A while ago, I walked into a meeting about a project and about its target audience. In the meeting, I got this question: “Can you develop a course for this group of people?” My answer was, “It depends.”
Someone asked, “What do you mean by ‘it depends’?” I nicely explained I could develop the course if it’s needed. I was not sure the answer satisfied anyone. But the meeting went on.
Then, I watched a PowerPoint presentation on the project, the target audience, and the information that I was to use to develop the course. I asked a few questions about the content, the target audience, and the budget. Then, I sat, smiled, made a few notes for myself, and waited.Then, another person threw me a curve ball: “What do you think now about developing a course for them? Do you think a course is needed?”
I said no. There was no need for developing a training course. Then I stayed quiet until the facilitator asked, “Well, what do you recommend?”
Buckle your seatbelt. Here’s what I told everyone in the room:
1. Based on the information you presented, given the time and the right tools, your target audience can learn the content and the skills by themselves.
2. Since the number of participants is small, you can divide the training budget by the number of trainees. Let’s say the amount is $200 per trainee. Tell employees they will receive $200 upon demonstration of mastery or proficiency in the target content and skills.
3. Set clear expectations and a deadline, and decide how you want the audience to show mastery or proficiency in the target skills and content.
4. Provide some time for regular study and practice sessions.
Then someone challenged me this way: “That is insane. What’s your rationale?”
I gladly explained the following. Most training courses are standard products for average employees. Your employees are not average. They are individuals. That is, no two employees are alike.
And I concluded with this:
“What will help the employees learn better and what will make them happier and keep them engaged? Sitting at a full-day training where they are told what to do, or getting paid to learn the same skills and content at their own pace?”
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One time I was about to run out of time in a session. So I challenged my audience in this way: “What is the most burning question you’d like me to answer before I yield to the next presenter?”
More than half the participants quickly agreed on the following question: “How do you promote learning transfer?”
Well, I had asked for a question, and I got one. “What was your reply?” you may wonder. Over the next two minutes, I shared the following answers.
Effective practice is key. That is, helping students practice with intention and to use corrective feedback to improve their skills is critical.
But the most important strategy I shared was this: Focus on authentic assessment to engage learners in real life situations. Why authentic assessment?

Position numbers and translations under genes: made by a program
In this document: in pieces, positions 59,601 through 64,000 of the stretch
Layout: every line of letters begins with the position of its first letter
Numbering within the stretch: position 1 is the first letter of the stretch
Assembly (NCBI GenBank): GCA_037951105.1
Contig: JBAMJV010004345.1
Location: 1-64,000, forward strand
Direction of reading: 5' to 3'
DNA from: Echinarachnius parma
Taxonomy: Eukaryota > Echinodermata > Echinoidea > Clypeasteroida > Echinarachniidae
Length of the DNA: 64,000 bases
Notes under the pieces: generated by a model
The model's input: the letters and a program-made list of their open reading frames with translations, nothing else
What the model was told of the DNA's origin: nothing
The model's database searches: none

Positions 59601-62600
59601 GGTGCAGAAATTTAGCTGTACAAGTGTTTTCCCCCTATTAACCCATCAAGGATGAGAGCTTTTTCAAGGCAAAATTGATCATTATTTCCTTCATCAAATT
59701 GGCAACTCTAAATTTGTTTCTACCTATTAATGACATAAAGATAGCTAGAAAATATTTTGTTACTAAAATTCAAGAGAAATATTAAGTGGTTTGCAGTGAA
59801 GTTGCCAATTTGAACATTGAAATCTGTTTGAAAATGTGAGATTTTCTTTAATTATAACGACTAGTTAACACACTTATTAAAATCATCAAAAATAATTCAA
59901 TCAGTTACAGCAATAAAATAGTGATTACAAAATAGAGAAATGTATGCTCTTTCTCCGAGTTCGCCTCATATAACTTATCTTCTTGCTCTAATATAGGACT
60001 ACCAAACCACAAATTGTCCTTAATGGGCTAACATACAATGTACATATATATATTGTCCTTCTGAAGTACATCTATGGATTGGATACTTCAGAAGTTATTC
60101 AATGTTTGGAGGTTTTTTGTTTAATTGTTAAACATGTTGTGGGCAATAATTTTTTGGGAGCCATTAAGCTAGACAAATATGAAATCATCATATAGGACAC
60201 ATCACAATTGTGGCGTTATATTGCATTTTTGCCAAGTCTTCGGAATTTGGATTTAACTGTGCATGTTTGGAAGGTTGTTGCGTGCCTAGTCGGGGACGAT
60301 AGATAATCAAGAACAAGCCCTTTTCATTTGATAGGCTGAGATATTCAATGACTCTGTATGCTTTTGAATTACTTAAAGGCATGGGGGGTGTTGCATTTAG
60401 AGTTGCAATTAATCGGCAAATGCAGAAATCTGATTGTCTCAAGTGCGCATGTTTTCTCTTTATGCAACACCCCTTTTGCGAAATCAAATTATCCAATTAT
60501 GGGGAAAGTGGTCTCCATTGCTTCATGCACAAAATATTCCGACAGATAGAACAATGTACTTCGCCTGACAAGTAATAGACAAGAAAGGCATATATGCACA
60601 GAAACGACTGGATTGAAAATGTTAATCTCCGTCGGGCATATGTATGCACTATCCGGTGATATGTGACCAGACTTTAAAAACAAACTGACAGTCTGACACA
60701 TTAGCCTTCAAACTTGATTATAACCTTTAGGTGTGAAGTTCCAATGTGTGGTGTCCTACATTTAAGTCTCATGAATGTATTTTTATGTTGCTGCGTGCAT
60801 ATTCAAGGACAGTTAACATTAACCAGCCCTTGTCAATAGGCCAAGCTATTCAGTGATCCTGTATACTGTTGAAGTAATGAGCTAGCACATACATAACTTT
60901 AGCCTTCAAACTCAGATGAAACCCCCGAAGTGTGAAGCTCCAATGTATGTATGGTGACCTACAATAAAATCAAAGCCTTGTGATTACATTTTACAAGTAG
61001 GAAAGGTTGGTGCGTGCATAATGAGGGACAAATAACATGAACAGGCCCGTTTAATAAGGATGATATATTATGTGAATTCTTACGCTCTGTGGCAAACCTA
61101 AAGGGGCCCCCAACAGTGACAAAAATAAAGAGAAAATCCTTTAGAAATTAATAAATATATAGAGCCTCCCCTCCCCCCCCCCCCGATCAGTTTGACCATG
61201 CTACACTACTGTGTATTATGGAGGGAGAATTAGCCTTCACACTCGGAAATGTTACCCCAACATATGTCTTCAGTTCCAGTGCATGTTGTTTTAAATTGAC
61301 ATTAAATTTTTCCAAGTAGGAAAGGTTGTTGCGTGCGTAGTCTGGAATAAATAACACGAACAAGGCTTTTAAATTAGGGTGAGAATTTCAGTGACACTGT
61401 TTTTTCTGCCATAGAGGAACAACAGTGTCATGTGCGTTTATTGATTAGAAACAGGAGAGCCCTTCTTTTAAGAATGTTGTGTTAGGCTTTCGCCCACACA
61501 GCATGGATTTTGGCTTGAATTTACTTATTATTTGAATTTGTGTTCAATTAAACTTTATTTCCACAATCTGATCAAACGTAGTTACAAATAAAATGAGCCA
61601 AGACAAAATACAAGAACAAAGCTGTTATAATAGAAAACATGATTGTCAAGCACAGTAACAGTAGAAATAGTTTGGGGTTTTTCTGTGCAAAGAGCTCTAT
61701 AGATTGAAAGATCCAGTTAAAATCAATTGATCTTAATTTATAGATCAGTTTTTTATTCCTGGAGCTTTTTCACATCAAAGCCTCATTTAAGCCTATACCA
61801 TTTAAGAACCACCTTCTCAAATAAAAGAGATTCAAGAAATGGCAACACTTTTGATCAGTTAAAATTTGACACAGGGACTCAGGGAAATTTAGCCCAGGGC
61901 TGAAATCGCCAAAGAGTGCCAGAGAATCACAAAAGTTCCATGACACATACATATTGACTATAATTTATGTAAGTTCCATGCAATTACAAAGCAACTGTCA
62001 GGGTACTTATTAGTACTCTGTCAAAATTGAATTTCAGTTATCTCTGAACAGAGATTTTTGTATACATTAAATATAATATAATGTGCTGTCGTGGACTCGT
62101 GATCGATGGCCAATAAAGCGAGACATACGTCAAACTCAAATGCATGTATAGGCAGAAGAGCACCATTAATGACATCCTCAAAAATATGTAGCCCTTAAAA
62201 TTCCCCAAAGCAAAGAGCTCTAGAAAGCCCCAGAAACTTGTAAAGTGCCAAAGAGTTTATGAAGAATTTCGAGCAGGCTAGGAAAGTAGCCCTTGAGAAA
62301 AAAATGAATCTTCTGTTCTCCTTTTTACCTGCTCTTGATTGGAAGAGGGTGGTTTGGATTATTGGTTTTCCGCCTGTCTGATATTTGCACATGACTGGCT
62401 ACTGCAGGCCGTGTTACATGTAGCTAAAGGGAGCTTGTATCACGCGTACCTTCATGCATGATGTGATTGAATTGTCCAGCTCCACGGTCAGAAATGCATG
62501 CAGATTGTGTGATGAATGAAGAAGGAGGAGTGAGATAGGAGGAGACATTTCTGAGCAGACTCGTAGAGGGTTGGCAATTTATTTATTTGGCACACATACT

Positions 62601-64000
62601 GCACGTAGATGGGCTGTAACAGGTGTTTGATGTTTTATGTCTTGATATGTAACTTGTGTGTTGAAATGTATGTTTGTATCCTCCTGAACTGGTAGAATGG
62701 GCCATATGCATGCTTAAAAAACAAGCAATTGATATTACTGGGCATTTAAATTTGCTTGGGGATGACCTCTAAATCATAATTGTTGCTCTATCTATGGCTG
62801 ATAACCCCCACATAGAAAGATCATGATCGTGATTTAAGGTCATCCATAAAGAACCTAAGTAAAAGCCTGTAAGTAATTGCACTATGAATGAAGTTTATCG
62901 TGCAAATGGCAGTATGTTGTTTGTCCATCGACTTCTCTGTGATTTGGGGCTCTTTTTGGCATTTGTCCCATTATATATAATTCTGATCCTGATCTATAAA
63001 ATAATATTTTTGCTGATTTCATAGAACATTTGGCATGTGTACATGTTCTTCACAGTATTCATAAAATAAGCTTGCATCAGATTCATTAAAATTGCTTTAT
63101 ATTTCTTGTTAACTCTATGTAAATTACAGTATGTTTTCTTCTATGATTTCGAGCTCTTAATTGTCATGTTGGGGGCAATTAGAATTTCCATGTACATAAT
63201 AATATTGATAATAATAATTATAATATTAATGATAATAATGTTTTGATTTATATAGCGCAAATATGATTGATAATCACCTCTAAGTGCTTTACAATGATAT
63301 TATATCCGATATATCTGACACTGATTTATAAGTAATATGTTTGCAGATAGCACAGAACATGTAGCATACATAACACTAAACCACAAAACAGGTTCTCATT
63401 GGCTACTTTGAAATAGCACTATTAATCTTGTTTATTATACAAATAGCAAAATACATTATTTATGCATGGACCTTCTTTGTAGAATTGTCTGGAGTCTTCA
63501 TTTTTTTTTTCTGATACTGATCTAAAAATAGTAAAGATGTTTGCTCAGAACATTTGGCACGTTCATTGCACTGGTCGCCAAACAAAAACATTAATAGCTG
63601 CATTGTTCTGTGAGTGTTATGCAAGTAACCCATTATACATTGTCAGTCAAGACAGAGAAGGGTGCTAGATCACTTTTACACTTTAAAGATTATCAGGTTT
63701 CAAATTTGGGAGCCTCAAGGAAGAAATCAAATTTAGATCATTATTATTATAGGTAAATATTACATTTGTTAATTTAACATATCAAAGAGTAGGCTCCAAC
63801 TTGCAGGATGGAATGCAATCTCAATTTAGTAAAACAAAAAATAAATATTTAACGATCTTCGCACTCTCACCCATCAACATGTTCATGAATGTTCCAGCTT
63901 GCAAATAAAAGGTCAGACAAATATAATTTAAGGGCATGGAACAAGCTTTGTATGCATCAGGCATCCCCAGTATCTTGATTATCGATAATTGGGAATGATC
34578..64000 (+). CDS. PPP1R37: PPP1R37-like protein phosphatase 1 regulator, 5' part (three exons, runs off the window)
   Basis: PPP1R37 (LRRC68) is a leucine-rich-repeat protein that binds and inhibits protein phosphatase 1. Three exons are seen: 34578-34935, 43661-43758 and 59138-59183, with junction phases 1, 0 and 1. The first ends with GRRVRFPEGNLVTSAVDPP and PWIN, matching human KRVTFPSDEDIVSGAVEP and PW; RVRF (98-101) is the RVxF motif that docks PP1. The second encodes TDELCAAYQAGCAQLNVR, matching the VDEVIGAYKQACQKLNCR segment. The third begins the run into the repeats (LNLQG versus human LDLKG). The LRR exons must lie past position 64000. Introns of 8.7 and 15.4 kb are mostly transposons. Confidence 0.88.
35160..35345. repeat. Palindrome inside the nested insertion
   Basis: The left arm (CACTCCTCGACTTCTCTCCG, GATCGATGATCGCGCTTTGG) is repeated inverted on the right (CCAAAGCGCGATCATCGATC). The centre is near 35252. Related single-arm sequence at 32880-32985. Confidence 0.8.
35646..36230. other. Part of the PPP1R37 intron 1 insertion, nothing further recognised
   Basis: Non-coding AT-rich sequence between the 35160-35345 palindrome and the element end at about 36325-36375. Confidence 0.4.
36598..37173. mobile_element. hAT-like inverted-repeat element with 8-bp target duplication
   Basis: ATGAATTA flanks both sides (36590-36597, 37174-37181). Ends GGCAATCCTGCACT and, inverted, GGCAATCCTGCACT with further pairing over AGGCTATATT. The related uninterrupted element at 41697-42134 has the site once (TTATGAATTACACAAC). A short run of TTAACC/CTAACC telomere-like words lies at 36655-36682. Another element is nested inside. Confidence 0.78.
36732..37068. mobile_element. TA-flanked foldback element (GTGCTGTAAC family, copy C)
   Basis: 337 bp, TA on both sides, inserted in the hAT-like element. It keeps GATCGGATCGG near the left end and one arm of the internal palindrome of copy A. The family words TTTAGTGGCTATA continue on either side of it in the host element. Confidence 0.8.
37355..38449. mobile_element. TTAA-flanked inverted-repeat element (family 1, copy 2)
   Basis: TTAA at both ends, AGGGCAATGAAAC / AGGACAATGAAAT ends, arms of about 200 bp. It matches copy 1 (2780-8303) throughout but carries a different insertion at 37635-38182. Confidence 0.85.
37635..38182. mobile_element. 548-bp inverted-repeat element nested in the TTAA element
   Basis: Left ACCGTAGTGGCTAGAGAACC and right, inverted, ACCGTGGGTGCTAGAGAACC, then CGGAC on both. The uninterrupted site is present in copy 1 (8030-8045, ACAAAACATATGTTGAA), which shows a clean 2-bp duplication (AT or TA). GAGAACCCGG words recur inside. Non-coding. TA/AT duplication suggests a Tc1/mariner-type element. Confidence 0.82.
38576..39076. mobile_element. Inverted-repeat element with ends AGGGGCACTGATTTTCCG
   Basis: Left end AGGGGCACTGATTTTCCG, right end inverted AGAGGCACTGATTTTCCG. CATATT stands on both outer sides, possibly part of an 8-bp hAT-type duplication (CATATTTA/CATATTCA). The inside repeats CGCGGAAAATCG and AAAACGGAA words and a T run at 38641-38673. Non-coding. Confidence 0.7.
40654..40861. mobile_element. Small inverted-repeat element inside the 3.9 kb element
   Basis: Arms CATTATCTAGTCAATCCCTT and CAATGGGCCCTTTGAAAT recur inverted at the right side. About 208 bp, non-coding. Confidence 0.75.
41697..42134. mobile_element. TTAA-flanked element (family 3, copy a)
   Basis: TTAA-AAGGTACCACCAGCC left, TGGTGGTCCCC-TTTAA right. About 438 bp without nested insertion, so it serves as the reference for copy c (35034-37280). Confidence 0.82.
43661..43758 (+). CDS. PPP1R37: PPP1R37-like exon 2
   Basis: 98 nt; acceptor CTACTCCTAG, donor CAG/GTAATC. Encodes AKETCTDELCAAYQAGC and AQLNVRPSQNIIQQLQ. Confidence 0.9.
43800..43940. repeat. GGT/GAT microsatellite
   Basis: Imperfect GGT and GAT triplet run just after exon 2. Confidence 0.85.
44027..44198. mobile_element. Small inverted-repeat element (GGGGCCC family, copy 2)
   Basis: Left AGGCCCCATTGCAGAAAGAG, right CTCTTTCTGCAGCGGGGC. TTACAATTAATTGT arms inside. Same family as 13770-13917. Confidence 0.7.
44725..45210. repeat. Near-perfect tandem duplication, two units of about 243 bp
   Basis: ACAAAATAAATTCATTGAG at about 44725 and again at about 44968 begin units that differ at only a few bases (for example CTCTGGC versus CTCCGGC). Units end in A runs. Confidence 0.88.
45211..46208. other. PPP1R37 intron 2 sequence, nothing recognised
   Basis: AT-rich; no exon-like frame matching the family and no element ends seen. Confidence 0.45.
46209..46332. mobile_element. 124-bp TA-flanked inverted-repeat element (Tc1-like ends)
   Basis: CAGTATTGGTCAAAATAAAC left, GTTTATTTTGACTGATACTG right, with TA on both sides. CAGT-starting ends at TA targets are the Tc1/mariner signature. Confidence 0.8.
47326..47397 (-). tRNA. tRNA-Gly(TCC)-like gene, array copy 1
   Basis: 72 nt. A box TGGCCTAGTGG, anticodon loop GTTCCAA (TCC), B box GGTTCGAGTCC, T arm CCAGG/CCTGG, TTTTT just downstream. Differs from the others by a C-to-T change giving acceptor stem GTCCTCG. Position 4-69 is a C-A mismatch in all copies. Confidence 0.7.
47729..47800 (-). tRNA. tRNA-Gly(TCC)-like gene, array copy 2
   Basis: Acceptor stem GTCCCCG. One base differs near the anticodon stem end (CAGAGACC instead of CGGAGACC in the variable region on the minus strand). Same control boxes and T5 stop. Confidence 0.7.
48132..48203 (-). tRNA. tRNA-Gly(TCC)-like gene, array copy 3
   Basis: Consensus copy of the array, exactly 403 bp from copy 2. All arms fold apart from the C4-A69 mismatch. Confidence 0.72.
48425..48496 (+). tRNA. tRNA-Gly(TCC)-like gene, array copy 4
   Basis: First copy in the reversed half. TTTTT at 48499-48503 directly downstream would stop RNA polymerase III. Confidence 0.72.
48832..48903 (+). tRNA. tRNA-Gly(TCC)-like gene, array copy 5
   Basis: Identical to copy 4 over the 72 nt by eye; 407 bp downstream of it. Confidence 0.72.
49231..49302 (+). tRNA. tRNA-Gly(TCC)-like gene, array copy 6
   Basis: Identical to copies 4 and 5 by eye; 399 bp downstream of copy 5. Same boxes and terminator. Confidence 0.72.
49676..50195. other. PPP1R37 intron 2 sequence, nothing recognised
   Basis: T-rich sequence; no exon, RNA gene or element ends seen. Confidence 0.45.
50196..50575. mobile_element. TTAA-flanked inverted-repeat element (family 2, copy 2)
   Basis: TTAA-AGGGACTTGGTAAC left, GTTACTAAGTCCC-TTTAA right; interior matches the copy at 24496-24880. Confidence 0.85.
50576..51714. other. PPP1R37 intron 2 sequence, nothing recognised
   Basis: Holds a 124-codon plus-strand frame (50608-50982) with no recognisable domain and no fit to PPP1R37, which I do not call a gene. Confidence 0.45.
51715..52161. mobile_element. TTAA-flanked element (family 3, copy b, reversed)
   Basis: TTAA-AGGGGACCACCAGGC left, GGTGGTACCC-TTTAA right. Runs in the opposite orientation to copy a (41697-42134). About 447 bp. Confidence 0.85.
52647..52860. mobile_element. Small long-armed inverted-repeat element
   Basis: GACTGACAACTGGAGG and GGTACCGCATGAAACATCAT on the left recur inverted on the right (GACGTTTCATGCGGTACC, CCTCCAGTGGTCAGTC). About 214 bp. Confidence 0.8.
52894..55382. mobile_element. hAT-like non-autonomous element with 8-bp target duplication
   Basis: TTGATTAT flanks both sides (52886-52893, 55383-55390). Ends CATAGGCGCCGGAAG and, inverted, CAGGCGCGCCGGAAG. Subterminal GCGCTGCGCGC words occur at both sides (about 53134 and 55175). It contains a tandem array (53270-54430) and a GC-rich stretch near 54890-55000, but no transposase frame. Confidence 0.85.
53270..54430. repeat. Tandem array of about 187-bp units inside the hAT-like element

Like the name says, authentic assessment should simulate real-life contexts and be performance based. Simply put, it requires that learners do what they learned in class.
Here’s an example: Don’t ask learners to label different parts of a letter, or to read a letter and answer comprehension questions. Instead, ask learners to write and send a letter to their landlord to make a complaint.
So, the next time you plan a lesson, stop and ask yourself, “How will my learners practice the skills I teach in an authentic and meaningful way?”
One more thing:
You help me move the conversation, about learning transfer, forward by sharing the post with your favorite adult-ed colleagues. Thanks for being part of it!
I was at a workshop when someone made an annoying comment. He said, “We could never give a contract to a person with 6 years of experience over someone who has 15 years in the field.” I nicely responded, “It all depends.”
You can guess the looks I got from audience. Luckily, a few other people from the audience sided with me. And together we did our best to explain ourselves. Here’s a summary of our explanation:
Years of experience don’t equate to expertise. In other words, experience and expertise are not synonymous.
“Would you elaborate?” Yes, give me a few minutes.
The assumption that an employee with 20 years of experience is more qualified or has more expertise than someone with 5 years of experience is misleading. Certainly, 20 years of experience sounds good. But in reality, it might mean that person is following a process over and over again that has been seen before.
What do I mean?
Twenty years of experience simply might mean that person has been doing a job for 20 years without seeking to improve her skills. Whereas someone with five years of experience might have worked intentionally and consistently to innovate, and to increase and improve her background knowledge, performance, and skills.
For example, having 35 years of driving experience does not qualify you to chauffer the U.S. president. Why?
POTUS’s driver is an expert driver. He or she specializes in driving around dignitaries and their high-level security and has worked continuously to keep his or her skills as sharp as a razor.
Is experience valuable? Yes, indeed. In fact, experts have a lot of experience. But their experience alone does not make them the expert they are.
Unlike the average professional who has adequate skills and performs work on autopilot most of the time, experts are deep thinkers, outliers, and “weird.”
In other words, experts constantly think how to optimize their decision-making process and performance, driving innovation. That is, they think carefully about how to fix what they don’t do well.
What's your take on the issue? You can join the discussion by commenting and sharing the post with your favorite L&D colleagues.